Don’t stop driving when you are driving, and you stop. This is another spoiler from motorcycle safety class. Even when stopped at a stop light, keep alert to the traffic situation. If the guy approaching from the rear in the Hummer is looking around on the floor for his mobile phone, you are not a very good prospect to sell life insurance to. Stay in 1st gear, and have a plan for where you are going scoot to if necessary. The turn lane, the sidewalk, the shrubbery, or even the ditch are better places to watch the wreck from.

Exit paths that may not be an option in a normal car may be options for you in your 2CV. 2CV’s have excellent off-road capability. Use it if you have to. Trying to jump a curb in a Honda Civic or similar vehicle may result in tragedy, but a 2CV may just bounce over it. Even if you have suspension or other damage, driving off the road may be a better solution colliding with another vehicle. Remember also that 2CV’s do not have airbags. If you do have to drive through a minor obstacle like a light post or sign, you will not be injured by airbag deployment, and you will be more likely to retain control of your vehicle.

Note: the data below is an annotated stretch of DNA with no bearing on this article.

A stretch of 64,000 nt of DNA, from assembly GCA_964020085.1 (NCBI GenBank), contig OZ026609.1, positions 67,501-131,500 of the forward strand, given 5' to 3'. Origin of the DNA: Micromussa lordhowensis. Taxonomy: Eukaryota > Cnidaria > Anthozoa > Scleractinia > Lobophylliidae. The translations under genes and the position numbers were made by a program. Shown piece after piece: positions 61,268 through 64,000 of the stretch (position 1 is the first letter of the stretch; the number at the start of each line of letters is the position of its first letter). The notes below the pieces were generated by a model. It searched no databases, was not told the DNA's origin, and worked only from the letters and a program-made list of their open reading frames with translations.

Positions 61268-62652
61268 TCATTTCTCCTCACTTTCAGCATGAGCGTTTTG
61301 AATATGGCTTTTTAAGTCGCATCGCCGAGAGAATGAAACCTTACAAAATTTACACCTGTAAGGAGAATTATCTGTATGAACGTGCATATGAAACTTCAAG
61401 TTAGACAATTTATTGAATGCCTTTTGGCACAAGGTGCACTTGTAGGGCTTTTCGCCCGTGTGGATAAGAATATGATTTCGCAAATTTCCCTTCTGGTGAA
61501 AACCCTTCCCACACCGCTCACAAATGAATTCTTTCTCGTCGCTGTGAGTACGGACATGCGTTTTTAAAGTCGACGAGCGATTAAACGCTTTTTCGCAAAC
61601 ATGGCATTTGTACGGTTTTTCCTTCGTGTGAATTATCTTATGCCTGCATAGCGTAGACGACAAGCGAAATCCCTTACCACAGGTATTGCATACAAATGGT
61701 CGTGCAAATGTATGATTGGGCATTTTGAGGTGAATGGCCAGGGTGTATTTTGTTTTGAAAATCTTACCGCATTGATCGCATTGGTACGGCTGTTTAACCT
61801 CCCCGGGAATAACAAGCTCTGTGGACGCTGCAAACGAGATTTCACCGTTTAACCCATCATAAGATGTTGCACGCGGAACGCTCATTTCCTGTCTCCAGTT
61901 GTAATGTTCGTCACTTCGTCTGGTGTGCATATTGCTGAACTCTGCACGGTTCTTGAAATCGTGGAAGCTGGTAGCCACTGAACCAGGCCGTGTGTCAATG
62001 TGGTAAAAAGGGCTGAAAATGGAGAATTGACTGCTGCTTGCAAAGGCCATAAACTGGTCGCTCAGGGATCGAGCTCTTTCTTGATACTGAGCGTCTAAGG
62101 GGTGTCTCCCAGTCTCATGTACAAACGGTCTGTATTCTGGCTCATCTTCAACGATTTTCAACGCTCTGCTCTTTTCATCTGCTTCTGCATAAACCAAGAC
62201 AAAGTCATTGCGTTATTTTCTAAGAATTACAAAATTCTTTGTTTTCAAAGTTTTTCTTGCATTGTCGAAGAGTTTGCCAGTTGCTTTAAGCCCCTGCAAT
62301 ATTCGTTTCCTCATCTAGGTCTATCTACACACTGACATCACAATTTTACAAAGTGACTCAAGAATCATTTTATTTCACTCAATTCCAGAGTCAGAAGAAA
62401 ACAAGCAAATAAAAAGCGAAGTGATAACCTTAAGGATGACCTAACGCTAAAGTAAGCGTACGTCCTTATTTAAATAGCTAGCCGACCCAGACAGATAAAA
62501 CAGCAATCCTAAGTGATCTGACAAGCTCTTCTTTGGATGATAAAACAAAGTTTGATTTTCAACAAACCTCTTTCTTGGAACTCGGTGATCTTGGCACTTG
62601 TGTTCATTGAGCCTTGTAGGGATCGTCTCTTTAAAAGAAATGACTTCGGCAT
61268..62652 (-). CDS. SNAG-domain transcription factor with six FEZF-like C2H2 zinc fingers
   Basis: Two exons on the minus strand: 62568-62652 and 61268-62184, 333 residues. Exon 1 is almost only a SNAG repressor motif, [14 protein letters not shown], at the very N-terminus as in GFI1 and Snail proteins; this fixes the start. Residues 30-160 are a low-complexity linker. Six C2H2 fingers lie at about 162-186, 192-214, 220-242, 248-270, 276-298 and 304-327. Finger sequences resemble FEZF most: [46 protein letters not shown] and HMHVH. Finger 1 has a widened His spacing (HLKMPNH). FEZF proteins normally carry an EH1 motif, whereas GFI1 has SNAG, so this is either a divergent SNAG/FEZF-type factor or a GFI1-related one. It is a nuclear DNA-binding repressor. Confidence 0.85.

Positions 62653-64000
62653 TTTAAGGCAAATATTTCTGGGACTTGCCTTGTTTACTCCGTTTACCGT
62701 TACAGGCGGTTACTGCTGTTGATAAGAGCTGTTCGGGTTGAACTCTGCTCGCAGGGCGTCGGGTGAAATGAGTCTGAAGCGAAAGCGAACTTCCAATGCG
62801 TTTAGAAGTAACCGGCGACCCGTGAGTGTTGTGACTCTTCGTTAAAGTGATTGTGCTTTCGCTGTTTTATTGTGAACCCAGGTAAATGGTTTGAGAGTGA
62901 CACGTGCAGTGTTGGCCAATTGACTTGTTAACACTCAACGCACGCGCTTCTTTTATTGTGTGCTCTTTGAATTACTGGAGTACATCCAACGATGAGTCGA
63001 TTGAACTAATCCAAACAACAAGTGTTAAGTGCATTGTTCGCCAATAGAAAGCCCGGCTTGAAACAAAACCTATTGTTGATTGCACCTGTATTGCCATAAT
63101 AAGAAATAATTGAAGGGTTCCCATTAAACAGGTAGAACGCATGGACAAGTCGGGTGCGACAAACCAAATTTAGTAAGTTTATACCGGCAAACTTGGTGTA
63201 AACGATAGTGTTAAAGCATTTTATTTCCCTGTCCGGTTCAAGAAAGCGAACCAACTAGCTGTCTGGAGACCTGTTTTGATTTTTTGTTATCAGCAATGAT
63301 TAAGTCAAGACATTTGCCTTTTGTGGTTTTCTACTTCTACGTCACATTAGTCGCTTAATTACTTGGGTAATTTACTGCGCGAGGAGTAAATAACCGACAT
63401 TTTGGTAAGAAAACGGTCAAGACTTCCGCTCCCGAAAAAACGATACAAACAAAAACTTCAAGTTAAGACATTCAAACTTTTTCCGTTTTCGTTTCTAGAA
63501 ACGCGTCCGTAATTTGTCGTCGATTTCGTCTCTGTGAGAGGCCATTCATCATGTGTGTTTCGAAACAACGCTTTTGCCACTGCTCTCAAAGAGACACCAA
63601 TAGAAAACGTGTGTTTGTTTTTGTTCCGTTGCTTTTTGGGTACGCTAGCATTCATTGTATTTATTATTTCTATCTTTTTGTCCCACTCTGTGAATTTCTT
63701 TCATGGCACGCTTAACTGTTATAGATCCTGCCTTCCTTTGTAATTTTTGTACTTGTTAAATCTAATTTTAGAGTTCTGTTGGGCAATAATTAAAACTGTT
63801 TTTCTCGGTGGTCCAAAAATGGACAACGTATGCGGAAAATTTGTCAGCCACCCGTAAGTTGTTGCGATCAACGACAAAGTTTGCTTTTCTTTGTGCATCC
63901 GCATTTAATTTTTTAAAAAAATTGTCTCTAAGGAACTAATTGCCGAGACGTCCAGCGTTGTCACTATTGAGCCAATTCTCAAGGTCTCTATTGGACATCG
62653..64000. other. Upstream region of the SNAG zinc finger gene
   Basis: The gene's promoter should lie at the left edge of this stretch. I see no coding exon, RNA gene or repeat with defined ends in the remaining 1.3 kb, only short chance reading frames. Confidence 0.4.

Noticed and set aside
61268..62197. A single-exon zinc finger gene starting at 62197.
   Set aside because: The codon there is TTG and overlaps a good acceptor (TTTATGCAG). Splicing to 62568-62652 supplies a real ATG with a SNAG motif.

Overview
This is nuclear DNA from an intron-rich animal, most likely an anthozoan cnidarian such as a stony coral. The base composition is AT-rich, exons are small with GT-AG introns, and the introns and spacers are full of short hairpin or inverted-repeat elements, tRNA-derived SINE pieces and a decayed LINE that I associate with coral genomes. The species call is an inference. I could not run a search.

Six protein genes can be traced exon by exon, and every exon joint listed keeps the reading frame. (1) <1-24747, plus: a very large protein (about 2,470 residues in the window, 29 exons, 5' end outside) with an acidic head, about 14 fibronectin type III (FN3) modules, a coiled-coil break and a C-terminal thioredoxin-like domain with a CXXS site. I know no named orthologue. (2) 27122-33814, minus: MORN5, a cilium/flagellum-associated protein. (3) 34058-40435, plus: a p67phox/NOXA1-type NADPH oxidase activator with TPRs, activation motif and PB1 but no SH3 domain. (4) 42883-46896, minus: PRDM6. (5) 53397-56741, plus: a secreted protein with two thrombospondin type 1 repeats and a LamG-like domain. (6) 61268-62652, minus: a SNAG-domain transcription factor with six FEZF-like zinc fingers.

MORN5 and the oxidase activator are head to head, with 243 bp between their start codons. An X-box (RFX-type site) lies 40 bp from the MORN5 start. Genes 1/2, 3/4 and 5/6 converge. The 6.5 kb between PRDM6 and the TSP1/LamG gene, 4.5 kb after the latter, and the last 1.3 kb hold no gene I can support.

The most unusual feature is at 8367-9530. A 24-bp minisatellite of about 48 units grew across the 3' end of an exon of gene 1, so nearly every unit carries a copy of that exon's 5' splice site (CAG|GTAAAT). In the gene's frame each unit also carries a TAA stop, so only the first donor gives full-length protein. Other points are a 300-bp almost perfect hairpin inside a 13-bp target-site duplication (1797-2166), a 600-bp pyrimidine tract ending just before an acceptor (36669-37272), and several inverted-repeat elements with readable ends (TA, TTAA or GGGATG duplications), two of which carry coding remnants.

Think what you wish about the 2CV’s primitive technology, construction, and lack of pyrotechnics, but the truth is clear — a skilled, safety-conscious driver in a 2CV is far safer – to both himself and others – than a dangerous driver in a BMW X5, or any other modern passenger vehicle.

It’s not what you drive, it’s how you drive.

Additional Reading:

Part one of this article

Driving and the Integral of Danger

Did you know that US Air Bags are more Dangerous than European ones? [Link to be restored soon]

The Most Important Tool to Keep your Car Safe [Link to be restored soon]

Disclaimer: This article does not suggest that you purchase, drive, or ride in any particular vehicle, or that you refrain from doing any of those things. This article is to be read, and contemplated while not driving. It does not tell you what to do or not to do in any actual driving situation. It attempts to objectively convey information about automotive engineering topics only. Ultimately you are responsible for any use of this information, or any actions you take. Always drive safely.

Originally posted by: carcynic on 05 June 12 @ 08:37 PM EST